Fishing for women’s empowerment with crypto in West Africa

Mama Bitcoin is the pseudonym claimed by a young Senegalese Bitcoiner named Bineta. Her company, Bleu comme la mer, was the first retailer in Senegal (and possibly West Africa) to accept crypto as payment. She is also the first generation of her family to be able to read and write well.

The name Mama Bitcoin is inspired by the initials of her name, while the “mama” not only reflects her maternal instincts, but also serves to inspire other women in West Africa to get into blockchain technology and Bitcoin (BTC). She told Coin-Crypto:

“There are very few women who are active in the blockchain space around the world and the situation is no different in Senegal. I wanted to shine a light on being a woman in the crypto industry.”

Bineta first stumbled upon Bitcoin in early 2017 thanks to a curious combination of good intentions and incongruous circumstances. Bineta dreamed of opening her village’s first bakery, a small fishing village called Mbour, 90 minutes south of Senegal’s capital, Dakar. But to deliver hot chocolate to the community every morning, Bineta needed money.

Mbour village beach, Senegal

It is incredibly difficult to get a bank loan for a business idea in West Africa, and it is even more difficult for women. Bineta had to look for alternative means. She tried a multi-level marketing scheme (MLM) before hearing from a friend in Cameroon that Bitcoin might just fit.

After extensive research, Bineta’s curiosity was aroused. She soon realized that Bitcoin was far more important to her vision than a potentially risky MLM scheme. Fast-forward to mid-2017 and Mama Bitcoin had spent hours and hours devouring Bitcoin-related content in French and English, translated where possible.

She had come to the conclusion that Bitcoin is more than just a “number up” technology – it could build much more than a new village bakery:

“The more I learned, the more I realized we need this. This kind of money will help solve so many problems. Bitcoin is not only a tool for freedom, but the technology underlying Bitcoin, such as blockchain and decentralization, will change the development of Africa.”

The journey down the Bitcoin rabbit hole kicked Bineta’s plans into high gear. The bakery (Bineta jokes it would have been called the Bitcoin Boulangerie) fell and a vision for Bitcoin in West Africa took its place.

As Bitcoin’s progress and price soared during the 2017 bull run, her understanding of the protocol evolved.

“Bitcoin is not just a means to fund itself without going through a bank, it is a technological revolution and a way to unlock growth and development in Senegal.”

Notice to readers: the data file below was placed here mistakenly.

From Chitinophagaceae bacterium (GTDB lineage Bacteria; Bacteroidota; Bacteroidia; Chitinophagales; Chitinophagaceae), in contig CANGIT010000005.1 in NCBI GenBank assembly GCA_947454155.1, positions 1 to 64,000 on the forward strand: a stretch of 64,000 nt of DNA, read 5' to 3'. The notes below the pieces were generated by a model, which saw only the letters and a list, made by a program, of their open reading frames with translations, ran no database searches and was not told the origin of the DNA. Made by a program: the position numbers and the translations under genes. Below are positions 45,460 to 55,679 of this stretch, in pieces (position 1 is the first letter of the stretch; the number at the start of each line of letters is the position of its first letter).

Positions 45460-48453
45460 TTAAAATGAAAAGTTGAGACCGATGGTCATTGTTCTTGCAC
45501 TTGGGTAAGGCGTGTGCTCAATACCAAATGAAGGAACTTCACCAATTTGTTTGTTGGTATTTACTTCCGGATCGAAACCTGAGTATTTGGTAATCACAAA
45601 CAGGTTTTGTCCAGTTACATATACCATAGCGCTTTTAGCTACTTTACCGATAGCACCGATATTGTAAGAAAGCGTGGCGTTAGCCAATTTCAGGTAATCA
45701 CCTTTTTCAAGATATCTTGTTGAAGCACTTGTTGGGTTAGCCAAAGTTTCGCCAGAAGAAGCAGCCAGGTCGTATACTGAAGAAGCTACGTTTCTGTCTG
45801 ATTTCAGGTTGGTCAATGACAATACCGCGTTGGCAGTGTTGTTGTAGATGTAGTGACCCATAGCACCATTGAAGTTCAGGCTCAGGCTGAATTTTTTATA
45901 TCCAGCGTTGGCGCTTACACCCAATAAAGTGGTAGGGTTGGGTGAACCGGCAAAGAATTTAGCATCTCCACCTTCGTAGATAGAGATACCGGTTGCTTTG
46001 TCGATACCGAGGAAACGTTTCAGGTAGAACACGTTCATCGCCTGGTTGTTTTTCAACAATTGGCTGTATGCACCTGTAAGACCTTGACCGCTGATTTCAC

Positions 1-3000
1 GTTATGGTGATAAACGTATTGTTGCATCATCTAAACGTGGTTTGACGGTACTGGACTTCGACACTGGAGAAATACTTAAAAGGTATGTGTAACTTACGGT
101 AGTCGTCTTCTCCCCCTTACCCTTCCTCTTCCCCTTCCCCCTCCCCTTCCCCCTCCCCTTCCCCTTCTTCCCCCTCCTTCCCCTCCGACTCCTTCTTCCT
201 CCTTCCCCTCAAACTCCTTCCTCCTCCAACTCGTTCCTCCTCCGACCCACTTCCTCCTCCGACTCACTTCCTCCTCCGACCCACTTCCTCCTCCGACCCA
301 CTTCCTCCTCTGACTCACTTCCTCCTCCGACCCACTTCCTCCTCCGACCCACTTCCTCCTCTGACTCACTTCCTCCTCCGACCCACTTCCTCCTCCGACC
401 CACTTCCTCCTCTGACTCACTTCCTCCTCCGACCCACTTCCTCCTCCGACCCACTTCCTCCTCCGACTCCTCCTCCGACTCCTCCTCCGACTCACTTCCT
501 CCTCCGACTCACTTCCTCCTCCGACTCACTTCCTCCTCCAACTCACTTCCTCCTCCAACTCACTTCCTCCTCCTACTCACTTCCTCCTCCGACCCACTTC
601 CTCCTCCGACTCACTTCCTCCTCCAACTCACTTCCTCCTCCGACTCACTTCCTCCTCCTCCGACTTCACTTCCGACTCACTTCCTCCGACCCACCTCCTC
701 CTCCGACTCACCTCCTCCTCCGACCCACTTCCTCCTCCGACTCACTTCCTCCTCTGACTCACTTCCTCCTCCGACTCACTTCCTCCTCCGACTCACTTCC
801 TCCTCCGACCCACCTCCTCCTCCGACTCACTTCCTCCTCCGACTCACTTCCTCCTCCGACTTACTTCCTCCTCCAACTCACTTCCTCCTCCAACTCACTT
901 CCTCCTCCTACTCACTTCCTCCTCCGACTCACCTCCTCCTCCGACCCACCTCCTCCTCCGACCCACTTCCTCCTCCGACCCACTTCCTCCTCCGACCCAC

Questions like “why is it so big and why so few Senegalese people talk about it, why is the media avoiding this critical topic, why is Senegal not using this tool and why so few women are talking about it?” kept going around in her head.

Bineta got to work, writing articles about Bitcoin on social media websites, reaching out to the Senegalese Bitcoin and crypto community and re-evaluating its goals.

Drawing on previous business experience and given Senegal’s proximity to the Atlantic Ocean, Bineta allowed herself to dream bigger. She then conceived and founded an ambitious coastal operation called Bleu comme la mer.

Bleu comme la mer, a fisheries trading platform, connects fishermen directly with consumers, eliminating the middleman. It is the first company in Senegal to accept Bitcoin as payment. They also accept Ether (ETH) and Tezos (XTZ). Mama Bitcoin even founded the Tezos community in West Africa.

Sardines, shrimp, octopus and squid – anything that can be fished from the Atlantic – are available to buy with cryptocurrency on the platform. Binetta adds:

“Payment with cryptocurrencies shows that, contrary to popular belief, Bitcoin is a peer-to-peer payment solution, not a speculative asset.”

Bineta shows a potential buyer how to buy fish with crypto. Source: Mama Bitcoin

The blockchain vision goes beyond just cryptocurrency payments. Bineta has focused on making Bleu comme la Mer a decentralized e-commerce platform where fishermen record their catches and consumers can see exactly what has been fished and where from.

The decentralized platform not only aims to streamline the fishing industry, but it also aims to undermine overfishing, a damaging but common activity in West African waters.

Related: One Man’s Plan to Destroy a Nation: Bitcoin Senegal

Nevertheless, “Senegalese and West Africans are quite skeptical about Bitcoin.” Getting more women into crypto, a passion project of hers, remains a long-term challenge.

However, there is hope. At Dakar’s first in-person Bitcoin meeting in 2022, there were three of the 20 participants. It’s a small but strong start, no doubt spurred on by Mama Bitcoin’s infectious energy and enthusiasm for cryptocurrency.

Celebrating Senegal’s victory in The Africa Cup of Nations football tournament. Source: Mama Bitcoin

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